Most children with selective mutism are hypothesized to have an inherited predisposition to anxiety. They often have inhibited temperaments, which is hypothesized to be the result of over-excitability of the area of the brain called the amygdala. This area receives indications of possible threats and sets off the fight or flight response. Given the very high overlap between social anxiety disorder and selective mutism (as high as 100% in some studies, it is possible that social anxiety disorder causes selective mutism.
Some children with selective mutism may have trouble proccessing sensory information. This would cause anxiety and a sense of being overwhelmed in unfamiliar situations, which may cause the child to "shut down" and not be able to speak (something that some autistic people also experience). Many children with Selective Mutism have some auditory processing difficulties.
About 20–30% of children with SM have speech or language disorders that add stress to situations in which the child is expected to speak.
Despite the change of name from "elective" to "selective", a common misconception remains that a selectively mute child is defiant or stubborn. In fact, children with SM have a lower rate of oppositional behavior than their peers in a school setting. Some previous studies on the subject of selective mutism have been dismissed as containing serious flaws in their design. According to a more recent systematic study it is believed that children who have selective mutism are not more likely than other children to have a history of early trauma or stressful life events. Another recent study by Dummit et al., in 1997 did not find any evidence of trauma in their sample of children. Recent evidence has shown that trauma doesn't explain why most children with selective mutism develop the condition. Many children who have Selective Mutism almost always speak confidently in some situations. Children who have experienced trauma however are known to suddenly stop speaking.
Parents will often notice that their preschool-aged child is shy is social situations, but they do not recognize the true extent of the mutism until the child starts school. Sometimes the mutism will be recognized if the child starts preschool and will not talk there. In other circumstances, the child's problem is not identified until beginning kindergarten. If a school SLP or teacher is the first professional to suspect mutism, they should refer the parents and child to a mental health practitioner. A preferred referral is to a child psychologist who can work with the SLP to design a behaviorally based treatment plan, the most effective approach to treating mutism. These professionals can also consider referring the child to a child psychiatrist for a medical evaluation.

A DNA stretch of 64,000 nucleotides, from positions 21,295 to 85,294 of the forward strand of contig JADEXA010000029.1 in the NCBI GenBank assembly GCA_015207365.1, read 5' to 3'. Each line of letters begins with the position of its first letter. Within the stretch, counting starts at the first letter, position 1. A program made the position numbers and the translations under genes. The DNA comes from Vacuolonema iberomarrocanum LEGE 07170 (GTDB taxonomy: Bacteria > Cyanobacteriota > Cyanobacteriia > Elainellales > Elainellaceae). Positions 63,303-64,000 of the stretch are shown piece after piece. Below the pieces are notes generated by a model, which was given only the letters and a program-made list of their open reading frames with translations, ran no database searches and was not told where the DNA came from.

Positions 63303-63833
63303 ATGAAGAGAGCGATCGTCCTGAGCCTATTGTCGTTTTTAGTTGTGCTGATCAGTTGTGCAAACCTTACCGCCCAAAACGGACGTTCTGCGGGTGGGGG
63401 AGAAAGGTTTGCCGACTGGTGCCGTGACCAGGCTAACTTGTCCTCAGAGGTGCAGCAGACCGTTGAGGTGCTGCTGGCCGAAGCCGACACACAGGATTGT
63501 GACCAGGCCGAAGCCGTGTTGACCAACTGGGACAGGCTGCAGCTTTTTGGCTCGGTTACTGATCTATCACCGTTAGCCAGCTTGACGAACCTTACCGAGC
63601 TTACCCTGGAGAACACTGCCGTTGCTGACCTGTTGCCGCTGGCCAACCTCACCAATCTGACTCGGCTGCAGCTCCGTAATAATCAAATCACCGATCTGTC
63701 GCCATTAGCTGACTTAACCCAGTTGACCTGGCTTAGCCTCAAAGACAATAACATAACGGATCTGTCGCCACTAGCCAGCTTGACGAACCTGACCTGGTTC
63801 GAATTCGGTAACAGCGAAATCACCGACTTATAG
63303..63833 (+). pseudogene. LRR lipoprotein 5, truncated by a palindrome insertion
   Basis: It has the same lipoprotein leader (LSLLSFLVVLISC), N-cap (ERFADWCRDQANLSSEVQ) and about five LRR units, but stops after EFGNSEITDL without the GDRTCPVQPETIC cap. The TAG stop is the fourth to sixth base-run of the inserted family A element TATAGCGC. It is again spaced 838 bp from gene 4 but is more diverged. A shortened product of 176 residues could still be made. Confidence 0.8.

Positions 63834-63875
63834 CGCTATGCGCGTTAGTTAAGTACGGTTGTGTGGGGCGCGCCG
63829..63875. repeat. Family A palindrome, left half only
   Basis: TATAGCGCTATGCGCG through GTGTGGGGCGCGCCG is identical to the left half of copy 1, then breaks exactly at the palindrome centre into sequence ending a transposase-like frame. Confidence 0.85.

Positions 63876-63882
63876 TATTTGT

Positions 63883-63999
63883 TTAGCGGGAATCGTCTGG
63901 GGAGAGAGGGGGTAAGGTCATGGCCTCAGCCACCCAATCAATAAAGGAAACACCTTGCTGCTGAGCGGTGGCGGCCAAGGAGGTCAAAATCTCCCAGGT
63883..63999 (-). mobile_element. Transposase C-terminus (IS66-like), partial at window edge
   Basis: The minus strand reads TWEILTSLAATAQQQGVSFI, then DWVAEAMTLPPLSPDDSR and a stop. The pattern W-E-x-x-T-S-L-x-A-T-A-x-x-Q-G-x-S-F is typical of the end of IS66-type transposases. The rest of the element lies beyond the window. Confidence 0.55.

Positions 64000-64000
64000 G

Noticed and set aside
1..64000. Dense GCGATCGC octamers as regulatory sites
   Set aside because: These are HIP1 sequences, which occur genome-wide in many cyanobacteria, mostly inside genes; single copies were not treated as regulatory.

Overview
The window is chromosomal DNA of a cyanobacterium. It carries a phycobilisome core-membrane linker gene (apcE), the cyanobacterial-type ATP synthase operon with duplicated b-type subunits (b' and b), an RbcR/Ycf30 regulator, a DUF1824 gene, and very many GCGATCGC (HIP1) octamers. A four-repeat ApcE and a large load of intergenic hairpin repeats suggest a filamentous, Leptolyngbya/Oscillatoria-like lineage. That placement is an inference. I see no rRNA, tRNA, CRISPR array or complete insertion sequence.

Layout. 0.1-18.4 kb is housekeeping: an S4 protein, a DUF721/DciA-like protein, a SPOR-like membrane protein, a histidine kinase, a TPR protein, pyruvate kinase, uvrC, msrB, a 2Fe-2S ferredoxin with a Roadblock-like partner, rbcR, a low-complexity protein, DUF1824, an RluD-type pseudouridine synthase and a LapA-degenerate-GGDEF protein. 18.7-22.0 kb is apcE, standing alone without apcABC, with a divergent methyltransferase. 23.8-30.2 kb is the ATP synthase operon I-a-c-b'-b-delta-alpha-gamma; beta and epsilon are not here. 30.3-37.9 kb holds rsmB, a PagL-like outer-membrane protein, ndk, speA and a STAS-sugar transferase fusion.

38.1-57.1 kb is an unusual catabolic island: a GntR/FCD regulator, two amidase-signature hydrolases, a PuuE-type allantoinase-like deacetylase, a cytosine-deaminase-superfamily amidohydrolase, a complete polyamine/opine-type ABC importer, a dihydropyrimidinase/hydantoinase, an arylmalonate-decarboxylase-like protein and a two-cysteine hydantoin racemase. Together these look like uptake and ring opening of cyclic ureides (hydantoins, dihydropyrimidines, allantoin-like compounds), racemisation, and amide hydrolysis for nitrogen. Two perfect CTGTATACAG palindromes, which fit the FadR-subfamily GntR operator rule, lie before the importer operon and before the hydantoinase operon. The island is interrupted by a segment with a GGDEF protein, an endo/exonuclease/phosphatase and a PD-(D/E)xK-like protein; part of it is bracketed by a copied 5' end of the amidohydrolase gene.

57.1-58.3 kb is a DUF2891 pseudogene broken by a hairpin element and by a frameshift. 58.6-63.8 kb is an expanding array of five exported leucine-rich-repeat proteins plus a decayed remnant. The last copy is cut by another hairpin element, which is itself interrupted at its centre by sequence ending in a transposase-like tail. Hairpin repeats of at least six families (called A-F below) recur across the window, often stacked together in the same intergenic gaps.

Recent medical literature reports use of antidepressants to treat selective mutism in children. Although the reports are promising, they are limited in the number of patients treated and in the behavioral outcomes measured. In my experience, an antidepressant or an antianxiety medication is sometimes helpful in reducing associated anxiety symptoms, but has been of limited utility in targeting mute behaviors. At this time, parents and professionals should be cautious in their expectations that a medication can "cure" mutism. Rather, it is the responsibility of the psychotherapists and the parents to determine the appropriateness of medication for a young child who is mute.
As a psychotherapist, I establish a specific, systematic hierarchy of speaking situations for my patient. In individual therapy, we practice each step until the child is quite comfortable and spontaneous in that speaking situation. As the child demonstrates comfort in the therapy room with a specific communication behavior, I will recommend that school staff attempt to elicit similar behaviors at school. For example, I might start with children nodding and shaking their heads for yes and no. Then they may proceed to mouthing, but not vocalizing, words for me. Another step may be whispering words or writing them down. In transferring these behaviors from psychotherapy to the classroom, the SLP can help the child practice these in individual and small group treatment, and then shadow the child to help transition the behaviors into the classroom.